The trial of Mr. Von der Ahe's petition for the ousting of Muckenfuss from the receiverhip of Sportsman's Park and Club began in Judge Spencer's division of the Circuit Court January 6. The title of the case is Mississippi Valley Trust Company vs. Sportsman's Park and Club, the suit being one in foreclosure of a mortgage given by the defendant corporation to secure an issue of bonds amounting to $20,000, dated some five years ago.
The Company's Claims.
The Mississippi Valley Trust Company was made trustee under the mortgage, which pledges all the "property, rights, privileges and franchises" of Sportsman's Park and Club. The principal matter of base ball interest in the trial, however, is the recently announced contention of Mr. Von der Ahe that the base ball franchise under which the St. Louis National League base ball team has been operated for the past eight years is not and never was the property of Sportsman's Park and Club, but of the "St. Louis Base Ball Association, Chris Von der Ahe, president."
The Franchise Question.
This claim was made after Mr. Von der Ahe had disposed of practically all his stock in the corporation and was, to all intents and purposes, out of the game, and represents his last desperate attempt to save something out of the wreck of his once extensive and valuable base ball interests. His contention that the franchise is so owned is based upon the fact that when the present National League and American Association of Professional Base Ball Clubs was organized he, as the representative of St. Louis, signed the constitution as the "St. Louis Base Ball Association, Chris Von der Ahe, president." It is not claimed that the St. Louis Base Ball Association was ever an incorporated body or that it has ever held any set meetings. Sifted down, Mr. Von der Ahe's claim is that he is the St. Louis Base Ball Association, and that therefore, he is the individual owner of the franchise. He claims that the Sportsman's Park and Club has operated the franchise for the past eight years merely on sufferance.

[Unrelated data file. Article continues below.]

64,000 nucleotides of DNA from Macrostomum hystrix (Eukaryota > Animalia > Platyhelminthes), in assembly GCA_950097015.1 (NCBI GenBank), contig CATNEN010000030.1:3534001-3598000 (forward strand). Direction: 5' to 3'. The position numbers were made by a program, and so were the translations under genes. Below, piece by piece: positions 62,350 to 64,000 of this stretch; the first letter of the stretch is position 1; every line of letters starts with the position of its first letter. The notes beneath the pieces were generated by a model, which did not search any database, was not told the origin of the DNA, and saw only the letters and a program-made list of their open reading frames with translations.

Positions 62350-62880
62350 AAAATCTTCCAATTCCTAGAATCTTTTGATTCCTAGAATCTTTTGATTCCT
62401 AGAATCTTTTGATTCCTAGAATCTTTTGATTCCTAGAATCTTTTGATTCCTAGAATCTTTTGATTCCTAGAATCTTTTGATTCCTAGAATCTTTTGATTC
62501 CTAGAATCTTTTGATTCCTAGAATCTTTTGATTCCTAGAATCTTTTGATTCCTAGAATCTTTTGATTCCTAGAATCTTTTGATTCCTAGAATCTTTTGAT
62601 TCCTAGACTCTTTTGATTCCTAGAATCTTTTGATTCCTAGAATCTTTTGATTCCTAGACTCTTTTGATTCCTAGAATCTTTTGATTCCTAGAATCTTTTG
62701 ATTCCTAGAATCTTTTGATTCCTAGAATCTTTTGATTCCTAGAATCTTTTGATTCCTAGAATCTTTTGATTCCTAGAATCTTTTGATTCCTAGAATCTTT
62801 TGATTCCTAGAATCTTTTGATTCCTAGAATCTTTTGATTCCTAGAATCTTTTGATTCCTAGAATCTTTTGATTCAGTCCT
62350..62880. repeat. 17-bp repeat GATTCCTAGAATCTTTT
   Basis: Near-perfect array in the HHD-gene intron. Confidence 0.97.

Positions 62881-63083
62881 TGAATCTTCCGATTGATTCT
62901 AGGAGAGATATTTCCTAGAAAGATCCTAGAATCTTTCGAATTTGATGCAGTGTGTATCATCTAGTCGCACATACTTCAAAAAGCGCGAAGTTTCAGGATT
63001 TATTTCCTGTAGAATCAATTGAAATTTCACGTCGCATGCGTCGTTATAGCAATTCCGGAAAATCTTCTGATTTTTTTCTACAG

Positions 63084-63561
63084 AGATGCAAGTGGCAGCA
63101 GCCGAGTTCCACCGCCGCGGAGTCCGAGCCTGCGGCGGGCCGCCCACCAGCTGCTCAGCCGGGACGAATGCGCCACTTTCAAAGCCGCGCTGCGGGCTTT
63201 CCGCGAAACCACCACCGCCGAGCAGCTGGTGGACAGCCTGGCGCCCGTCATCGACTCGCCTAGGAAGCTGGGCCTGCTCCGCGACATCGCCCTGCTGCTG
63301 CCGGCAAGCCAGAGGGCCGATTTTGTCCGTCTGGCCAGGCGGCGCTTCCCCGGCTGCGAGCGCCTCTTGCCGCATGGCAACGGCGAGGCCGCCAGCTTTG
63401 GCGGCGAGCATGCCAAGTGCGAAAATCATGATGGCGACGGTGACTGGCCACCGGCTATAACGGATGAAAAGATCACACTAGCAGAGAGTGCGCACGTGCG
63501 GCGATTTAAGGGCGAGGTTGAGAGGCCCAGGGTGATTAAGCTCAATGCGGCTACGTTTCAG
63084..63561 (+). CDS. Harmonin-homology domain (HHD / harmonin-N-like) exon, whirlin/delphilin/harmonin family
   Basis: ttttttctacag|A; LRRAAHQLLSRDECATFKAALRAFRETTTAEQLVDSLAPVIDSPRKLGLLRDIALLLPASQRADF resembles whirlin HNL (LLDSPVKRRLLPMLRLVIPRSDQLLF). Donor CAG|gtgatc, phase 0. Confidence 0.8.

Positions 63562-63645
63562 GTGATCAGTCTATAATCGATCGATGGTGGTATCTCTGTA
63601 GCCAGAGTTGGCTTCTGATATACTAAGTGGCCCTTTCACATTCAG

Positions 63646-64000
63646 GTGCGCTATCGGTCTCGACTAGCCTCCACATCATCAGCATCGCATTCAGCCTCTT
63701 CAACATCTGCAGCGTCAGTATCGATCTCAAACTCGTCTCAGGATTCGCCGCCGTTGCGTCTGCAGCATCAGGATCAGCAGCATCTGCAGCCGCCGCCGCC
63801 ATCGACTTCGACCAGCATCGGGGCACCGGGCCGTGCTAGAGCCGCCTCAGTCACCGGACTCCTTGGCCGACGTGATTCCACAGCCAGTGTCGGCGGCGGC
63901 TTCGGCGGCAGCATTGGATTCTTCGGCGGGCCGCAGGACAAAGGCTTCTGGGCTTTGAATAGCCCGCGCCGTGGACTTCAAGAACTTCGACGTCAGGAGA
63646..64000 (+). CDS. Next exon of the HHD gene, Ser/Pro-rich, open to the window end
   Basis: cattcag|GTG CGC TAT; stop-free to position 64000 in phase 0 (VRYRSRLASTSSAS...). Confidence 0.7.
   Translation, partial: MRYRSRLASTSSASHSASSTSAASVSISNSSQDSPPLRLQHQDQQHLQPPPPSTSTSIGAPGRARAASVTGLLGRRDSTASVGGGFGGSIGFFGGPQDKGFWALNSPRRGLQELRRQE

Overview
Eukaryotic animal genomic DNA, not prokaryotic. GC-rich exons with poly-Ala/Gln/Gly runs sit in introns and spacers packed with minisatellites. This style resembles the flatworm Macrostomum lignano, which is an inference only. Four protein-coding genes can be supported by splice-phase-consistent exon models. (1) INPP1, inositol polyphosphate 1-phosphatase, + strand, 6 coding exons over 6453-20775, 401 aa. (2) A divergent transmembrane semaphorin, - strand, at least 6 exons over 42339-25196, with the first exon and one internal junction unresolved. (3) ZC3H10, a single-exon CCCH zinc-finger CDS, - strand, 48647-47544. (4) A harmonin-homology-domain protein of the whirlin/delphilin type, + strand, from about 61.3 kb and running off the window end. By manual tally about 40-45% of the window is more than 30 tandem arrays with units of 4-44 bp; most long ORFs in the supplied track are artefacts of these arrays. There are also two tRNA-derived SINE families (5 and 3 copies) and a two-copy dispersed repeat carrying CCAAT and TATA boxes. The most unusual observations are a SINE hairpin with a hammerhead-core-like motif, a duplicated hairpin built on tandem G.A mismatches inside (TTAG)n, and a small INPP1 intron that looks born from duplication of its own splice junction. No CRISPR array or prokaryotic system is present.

The Counter Contention.
That the constitution is signed as he represents, and that there never was a formal transfer of the franchise to Sportsman's Park and Club are indisputed facts, but the lawyers on the other side claim that the St. Louis Base Ball Association was never an entity, its greatest dignity being that it was a trade name under which Sportsman's Park and Club conducted its base ball business, and that Mr. Von der Ahe, president of Sportsman's Park and Club, never held any other opinion until his troubles resulted in bankruptcy. They expect to prove that Sportsman's Park and Club proved ownership of the franchise by operating it, paying all obligations pertaining to it, and that all contracts with players were made with the corporation, and the Mr. Von der Ahe's participation in all these acts deprives him of any right at this late date to set up a contrary claim.
-Sporting Life, January 14, 1899
The real bottom line, of course, was that VdA was broke and didn't have the money to run the club. There was a reason he couldn't pay the Mississippi Valley Trust Company - he was broke. We know the club wasn't bringing in much cash because they couldn't pay the players or the rent and VdA's personal fortune had been depleted so he couldn't fund the club on his own. There was no money. There was no cash. Both VdA and the club were bankrupt.
Things were quickly coming to a head and the St. Louis Muddle was going to be settled, one way or another.